The publisher Spiegel & Grau, a Penguin Random House imprint known for its best-selling and groundbreaking nonfiction, has been shut down as part of a continuing effort to streamline Penguin Random House’s sprawling operation following the merger between Penguin and Random House in 2013.
On Friday, the company announced that the imprint will be shuttered and that its founders, Cindy Spiegel and Julie Grau, will leave. The news came as a shock to some at the company and in the publishing world, as the imprint had just completed one of its most successful years. In 2018, it published multiple New York Times best sellers and other high-profile titles, including a book about the Beastie Boys by the band members Michael Diamond and Adam Horovitz, and one about pressing societal concerns by the Israeli historian and philosopher Yuval Harari.
The imprint, which was started at Doubleday in 2007 and moved to Random House in 2008, has over the years amassed a stable of prominent authors and award-winning books.
Spiegel & Grau published “Between the World and Me,” by Ta-Nehisi Coates, a best seller that won a 2015 National Book Award and helped drive conversation about police violence and systemic racism. They also published best sellers like Bryan Stevenson’s “Just Mercy,” the memoir “Born a Crime,” by the “Daily Show” host Trevor Noah, Jay-Z’s “DECODED,” Piper Kerman’s prison memoir “Orange Is the New Black” and books by popular self-help authors like Suze Orman and Brené Brown.
Some authors who started their careers at Spiegel & Grau mourned the end of the imprint. Ms. Kerman, whose memoir was adapted into a successful Netflix series, credited Ms. Grau with taking a chance on her when she was an aspiring writer who had never published anything and was still on federal probation.
“She understood the book I aspired to write and helped me do it with kindness and ferocious intelligence,” Ms. Piper said in an email. “She has a brilliant sense of story and knows where an author fits into a cultural moment.”
Ms. Spiegel and Ms. Grau developed a track record for publishing prescient works that tapped into the cultural zeitgeist. At a moment when editors and publishers were looking for books by authors from diverse backgrounds, the imprint became something of a magnet for books by African-American writers and cultural figures.
Despite its successes, Spiegel & Grau became yet another casualty of corporate restructuring. Its closing follows the merger last fall of two of the company’s most successful publishing lines, Crown and Random House. The new joint division is being led by Gina Centrello, formerly the president and publisher of Random House. In a memo to employees at that time, Madeline McIntosh, the chief executive of Penguin Random House U.S., said that Crown and Random House “will retain their distinct editorial identities.”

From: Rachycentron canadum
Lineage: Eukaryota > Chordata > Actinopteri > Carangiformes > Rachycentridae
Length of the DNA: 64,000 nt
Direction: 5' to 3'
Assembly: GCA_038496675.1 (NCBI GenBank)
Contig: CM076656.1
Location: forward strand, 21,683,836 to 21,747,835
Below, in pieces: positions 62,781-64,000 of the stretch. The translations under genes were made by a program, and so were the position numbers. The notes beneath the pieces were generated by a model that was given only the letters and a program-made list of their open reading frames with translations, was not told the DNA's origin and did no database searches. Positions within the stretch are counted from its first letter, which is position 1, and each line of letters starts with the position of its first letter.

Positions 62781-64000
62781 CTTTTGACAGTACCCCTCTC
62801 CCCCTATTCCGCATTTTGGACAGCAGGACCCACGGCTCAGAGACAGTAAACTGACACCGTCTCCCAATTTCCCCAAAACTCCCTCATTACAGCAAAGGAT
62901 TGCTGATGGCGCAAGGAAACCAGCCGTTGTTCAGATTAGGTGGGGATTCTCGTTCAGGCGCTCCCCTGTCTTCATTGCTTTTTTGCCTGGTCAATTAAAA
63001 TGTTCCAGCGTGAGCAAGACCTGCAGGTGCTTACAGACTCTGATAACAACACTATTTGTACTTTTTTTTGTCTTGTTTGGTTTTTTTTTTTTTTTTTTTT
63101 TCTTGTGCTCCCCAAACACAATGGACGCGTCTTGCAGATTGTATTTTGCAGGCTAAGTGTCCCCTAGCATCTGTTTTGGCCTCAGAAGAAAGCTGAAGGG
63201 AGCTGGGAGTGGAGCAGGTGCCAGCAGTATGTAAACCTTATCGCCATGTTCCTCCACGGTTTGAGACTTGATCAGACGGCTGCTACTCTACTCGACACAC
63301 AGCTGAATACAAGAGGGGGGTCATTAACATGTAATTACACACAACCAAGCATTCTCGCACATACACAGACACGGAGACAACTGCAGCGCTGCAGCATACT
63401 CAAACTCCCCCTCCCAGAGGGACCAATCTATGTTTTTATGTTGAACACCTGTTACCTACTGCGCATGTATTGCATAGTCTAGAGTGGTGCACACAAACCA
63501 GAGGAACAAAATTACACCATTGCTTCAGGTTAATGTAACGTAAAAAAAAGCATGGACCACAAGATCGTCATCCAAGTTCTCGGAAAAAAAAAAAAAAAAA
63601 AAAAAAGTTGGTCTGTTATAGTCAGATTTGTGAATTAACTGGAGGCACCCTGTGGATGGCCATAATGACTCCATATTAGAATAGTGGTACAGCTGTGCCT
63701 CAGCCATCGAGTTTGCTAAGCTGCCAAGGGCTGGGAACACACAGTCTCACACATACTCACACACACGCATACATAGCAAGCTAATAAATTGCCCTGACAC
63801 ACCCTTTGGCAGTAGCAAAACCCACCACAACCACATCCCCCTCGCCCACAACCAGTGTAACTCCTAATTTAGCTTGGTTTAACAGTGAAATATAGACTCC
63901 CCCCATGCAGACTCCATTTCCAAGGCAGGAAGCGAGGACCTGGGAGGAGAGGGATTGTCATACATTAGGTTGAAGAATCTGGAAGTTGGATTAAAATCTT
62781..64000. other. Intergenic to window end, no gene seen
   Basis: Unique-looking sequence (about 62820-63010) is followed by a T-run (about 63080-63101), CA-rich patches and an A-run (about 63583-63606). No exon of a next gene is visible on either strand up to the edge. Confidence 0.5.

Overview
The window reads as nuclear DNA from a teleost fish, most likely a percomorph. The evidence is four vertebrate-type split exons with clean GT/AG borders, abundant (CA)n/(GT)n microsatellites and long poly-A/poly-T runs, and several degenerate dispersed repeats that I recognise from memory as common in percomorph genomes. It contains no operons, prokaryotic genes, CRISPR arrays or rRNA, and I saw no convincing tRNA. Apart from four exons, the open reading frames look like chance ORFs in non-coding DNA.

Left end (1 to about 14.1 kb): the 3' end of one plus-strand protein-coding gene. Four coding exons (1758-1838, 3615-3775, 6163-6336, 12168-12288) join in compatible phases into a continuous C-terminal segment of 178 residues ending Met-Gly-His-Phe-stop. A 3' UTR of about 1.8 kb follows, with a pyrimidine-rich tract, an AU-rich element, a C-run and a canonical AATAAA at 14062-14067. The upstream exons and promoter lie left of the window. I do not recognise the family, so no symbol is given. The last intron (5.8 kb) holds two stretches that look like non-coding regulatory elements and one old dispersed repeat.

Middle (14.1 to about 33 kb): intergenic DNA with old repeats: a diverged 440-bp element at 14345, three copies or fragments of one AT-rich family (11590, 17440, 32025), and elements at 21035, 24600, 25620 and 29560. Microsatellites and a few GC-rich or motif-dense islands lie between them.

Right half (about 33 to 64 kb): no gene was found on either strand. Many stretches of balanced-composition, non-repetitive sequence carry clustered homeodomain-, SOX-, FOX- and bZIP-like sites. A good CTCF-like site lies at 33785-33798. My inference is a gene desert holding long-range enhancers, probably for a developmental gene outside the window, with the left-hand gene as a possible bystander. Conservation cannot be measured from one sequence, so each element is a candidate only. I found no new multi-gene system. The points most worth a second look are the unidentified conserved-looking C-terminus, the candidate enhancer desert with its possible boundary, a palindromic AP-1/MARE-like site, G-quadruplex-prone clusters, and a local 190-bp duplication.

Ms. Spiegel and Ms. Grau are the latest prominent editors and publishers to depart as a result of the shake-up. In the aftermath of the reorganization, Maya Mavjee, Crown’s president and publisher, left the company and will be moving to Macmillan; Crown’s senior vice president and publisher, Molly Stern, who edited Michelle Obama’s book, left the company. Emi Ikkanda, an editor at Spiegel & Grau, will also leave with the shuttering of the imprint.
The consolidation comes at a moment when big publishing houses are trying to adapt to the shift toward online retail. Some of the biggest publishing houses have been adding imprints and acquiring smaller publishing companies to stay competitive, hoping that getting bigger would give them an advantage when negotiating terms with retailers and distributors. In 2016, Hachette Book Group struck a deal to acquire Perseus, an independent publishing house, and in 2014 News Corporation bought the romance publisher Harlequin for $415 million.
When Penguin and Random House merged in 2013, they became by far the largest of the “big five” publishing houses, which also include Hachette, HarperCollins, Simon & Schuster and Macmillan.
Lately, however, there have been signs that the biggest publishing houses feel the need to contract and consolidate by eliminating and combining imprints. Last year, Hachette shifted its free-standing Hachette Books nonfiction line to the Perseus Books division. In 2017, Penguin shut down Blue Rider Press.
Penguin Random House, which houses around 275 imprints worldwide and generates some $4 billion annually, has begun to look for ways to streamline its publishing lines, a move that could help to curb duplication across imprints.
In a company memo, the Random House publisher Susan Kamil said Spiegel & Grau’s authors would move to other imprints.
“While the S & G list will no longer exist as a stand-alone imprint, its amazing authors will be fully and proudly supported by Random House, The Dial Press and One World,” Ms. Kamil wrote.